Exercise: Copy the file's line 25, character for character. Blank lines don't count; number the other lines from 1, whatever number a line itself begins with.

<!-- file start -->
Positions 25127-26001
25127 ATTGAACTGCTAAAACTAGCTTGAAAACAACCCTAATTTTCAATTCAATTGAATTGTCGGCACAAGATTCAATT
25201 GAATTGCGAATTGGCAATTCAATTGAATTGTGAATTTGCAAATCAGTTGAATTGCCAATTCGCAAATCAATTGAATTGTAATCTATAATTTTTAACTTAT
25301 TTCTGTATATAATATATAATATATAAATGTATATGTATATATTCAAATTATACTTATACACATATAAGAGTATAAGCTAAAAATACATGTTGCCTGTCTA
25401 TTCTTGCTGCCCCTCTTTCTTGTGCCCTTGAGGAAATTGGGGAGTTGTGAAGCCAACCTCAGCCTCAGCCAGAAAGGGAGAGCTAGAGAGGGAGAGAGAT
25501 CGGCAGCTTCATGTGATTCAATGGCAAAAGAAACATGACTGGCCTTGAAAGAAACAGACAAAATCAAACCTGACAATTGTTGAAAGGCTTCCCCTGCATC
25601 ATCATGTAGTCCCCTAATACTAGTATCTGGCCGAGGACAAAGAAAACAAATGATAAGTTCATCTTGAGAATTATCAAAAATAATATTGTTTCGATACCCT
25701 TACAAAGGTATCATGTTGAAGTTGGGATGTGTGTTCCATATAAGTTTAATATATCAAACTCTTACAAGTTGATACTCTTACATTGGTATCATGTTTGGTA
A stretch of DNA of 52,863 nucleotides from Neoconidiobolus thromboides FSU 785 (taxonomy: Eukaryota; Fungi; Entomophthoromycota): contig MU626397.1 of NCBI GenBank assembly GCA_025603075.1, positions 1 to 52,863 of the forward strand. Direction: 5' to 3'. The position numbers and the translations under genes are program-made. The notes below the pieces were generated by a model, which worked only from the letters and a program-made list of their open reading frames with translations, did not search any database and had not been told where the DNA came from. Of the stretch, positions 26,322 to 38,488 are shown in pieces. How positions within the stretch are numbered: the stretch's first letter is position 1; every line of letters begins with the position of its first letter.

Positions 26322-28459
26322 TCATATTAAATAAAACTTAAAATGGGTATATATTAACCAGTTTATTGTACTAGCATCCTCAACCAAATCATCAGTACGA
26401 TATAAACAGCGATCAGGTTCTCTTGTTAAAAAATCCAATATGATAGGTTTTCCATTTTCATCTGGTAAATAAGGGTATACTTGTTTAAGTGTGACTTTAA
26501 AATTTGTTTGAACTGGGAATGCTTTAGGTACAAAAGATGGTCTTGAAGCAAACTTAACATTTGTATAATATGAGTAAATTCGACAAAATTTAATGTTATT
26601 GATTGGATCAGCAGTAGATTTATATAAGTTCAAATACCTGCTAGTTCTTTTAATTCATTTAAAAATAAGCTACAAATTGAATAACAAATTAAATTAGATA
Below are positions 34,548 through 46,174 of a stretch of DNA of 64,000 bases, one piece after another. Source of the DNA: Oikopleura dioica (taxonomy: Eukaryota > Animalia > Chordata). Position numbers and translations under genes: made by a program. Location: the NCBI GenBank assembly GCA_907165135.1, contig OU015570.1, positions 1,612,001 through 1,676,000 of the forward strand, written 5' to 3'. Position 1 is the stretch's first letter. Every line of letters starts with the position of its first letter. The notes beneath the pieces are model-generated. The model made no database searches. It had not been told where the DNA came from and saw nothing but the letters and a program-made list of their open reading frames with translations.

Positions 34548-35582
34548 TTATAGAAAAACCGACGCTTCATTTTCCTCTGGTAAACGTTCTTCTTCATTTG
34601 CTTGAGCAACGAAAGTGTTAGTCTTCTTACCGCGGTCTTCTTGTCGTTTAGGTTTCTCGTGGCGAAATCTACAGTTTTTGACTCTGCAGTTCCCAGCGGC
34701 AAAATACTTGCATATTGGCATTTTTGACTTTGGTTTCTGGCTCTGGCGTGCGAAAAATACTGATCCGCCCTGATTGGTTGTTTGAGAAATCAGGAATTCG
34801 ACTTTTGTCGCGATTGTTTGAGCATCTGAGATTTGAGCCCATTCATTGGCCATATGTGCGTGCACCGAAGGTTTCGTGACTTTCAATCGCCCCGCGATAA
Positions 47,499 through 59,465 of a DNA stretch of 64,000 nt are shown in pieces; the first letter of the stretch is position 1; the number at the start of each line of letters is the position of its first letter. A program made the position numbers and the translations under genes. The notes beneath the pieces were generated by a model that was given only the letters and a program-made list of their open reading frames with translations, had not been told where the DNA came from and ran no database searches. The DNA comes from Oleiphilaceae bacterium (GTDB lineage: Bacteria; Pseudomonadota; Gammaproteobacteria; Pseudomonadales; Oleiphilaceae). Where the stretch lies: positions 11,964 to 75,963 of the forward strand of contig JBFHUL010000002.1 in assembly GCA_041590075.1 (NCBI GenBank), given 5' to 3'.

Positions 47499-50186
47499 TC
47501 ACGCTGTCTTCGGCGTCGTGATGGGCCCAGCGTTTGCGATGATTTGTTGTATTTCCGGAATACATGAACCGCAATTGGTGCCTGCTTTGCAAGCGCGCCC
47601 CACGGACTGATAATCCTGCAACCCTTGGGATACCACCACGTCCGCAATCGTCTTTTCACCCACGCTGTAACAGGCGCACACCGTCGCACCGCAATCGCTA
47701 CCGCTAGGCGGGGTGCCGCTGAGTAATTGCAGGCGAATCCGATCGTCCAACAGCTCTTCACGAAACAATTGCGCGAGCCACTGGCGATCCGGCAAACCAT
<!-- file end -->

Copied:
47601 CACGGACTGATAATCCTGCAACCCTTGGGATACCACCACGTCCGCAATCGTCTTTTCACCCACGCTGTAACAGGCGCACACCGTCGCACCGCAATCGCTA